Wednesday, 13 May 2015

Elizabethan Manners - Cutlery

Food was taken from the serving dish using the tip of your knife to spear it and place it in your trencher, where you would eat it with your hands. Knives of the time period had very sharp tips for this purpose. People were constantly being told not to put the knife in their mouths and not to eat the food off the knife (which of course means they did that constantly).

Spoons were used to eat soft foods and broth out of the common dish, which is why it was rude to leave your spoon in the dish when you had eaten your share. Individuals did not have their own bowls to eat soupy dishes.

Forks existed, but these were generally two-tined forks used for carving meat, and not for individual dining. Delicate little forks might be used to eat sticky suckets in the fruit or banquetting course, but this is a very high-class affectation. Use of forks at court was a sign of depravity mentioned in political satires against Henri III.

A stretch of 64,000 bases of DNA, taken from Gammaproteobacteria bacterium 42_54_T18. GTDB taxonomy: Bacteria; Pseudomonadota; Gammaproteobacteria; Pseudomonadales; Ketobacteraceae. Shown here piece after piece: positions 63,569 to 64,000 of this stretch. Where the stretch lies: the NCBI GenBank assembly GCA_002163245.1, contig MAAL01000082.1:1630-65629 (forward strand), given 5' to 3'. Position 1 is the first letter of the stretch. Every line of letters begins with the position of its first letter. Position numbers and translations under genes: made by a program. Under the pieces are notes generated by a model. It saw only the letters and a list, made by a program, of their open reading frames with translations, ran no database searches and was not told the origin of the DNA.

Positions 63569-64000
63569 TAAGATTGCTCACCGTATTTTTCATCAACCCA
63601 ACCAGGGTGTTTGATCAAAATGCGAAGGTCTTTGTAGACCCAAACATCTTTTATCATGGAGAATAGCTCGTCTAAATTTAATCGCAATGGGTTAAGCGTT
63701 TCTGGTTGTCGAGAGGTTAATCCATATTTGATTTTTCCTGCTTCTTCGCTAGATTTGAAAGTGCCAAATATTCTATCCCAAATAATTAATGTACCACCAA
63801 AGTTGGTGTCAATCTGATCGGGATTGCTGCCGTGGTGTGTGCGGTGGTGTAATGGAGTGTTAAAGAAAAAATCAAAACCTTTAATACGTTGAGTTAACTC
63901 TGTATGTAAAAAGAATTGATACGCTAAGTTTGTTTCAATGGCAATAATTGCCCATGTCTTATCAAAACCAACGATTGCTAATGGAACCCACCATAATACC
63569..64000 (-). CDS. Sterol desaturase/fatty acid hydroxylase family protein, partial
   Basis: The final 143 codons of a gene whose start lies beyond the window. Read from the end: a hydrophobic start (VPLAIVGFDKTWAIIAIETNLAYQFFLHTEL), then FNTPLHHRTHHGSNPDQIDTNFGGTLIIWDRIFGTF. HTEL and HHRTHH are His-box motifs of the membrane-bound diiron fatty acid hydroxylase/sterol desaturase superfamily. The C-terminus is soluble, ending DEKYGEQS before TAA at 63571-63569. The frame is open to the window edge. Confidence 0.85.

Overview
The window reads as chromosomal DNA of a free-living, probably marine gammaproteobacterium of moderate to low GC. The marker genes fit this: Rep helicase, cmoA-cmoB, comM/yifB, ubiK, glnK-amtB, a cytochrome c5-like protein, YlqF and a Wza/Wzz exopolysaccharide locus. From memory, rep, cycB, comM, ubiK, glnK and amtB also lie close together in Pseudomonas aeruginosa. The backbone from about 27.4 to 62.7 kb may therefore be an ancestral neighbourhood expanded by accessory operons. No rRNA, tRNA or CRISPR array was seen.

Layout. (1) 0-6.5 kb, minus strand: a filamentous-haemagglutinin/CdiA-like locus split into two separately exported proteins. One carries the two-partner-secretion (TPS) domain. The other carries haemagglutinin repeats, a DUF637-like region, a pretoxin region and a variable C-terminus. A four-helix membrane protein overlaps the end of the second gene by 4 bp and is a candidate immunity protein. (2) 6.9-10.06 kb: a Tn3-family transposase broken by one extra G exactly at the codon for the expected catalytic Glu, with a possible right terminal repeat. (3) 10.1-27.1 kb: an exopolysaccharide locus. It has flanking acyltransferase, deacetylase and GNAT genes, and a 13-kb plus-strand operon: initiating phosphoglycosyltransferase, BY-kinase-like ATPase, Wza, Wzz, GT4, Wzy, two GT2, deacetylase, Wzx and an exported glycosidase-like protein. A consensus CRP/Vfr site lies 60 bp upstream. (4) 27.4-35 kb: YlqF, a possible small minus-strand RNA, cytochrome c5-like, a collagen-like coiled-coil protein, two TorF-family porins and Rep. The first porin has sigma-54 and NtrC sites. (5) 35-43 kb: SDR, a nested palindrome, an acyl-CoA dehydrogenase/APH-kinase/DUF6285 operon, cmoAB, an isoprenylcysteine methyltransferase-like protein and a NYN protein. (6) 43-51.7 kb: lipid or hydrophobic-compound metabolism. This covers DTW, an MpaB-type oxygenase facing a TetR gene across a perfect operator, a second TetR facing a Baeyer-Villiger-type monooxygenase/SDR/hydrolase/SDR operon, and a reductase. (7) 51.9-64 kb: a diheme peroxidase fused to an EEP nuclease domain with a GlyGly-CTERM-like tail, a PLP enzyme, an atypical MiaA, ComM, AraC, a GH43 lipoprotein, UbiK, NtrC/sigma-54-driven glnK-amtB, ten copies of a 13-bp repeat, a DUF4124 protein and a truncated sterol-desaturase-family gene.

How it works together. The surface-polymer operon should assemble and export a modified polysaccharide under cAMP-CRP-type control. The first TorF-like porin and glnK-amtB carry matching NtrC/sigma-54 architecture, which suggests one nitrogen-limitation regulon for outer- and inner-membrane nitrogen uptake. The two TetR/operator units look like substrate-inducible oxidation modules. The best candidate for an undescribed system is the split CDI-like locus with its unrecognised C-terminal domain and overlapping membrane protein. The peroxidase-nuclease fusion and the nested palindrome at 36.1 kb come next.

All this eating with your hands means that they need frequent cleaning (it is bad manners to lick them). Napkins are heavily used. Ladies must have put them in their laps as they are not visible. Napkins are not always available -- the medieval approach was to take the long table-cloth hanging down on the side facing the guests, put it in your lap and use it to clean your hands. Eating without some kind of tablecloth is Not Done.

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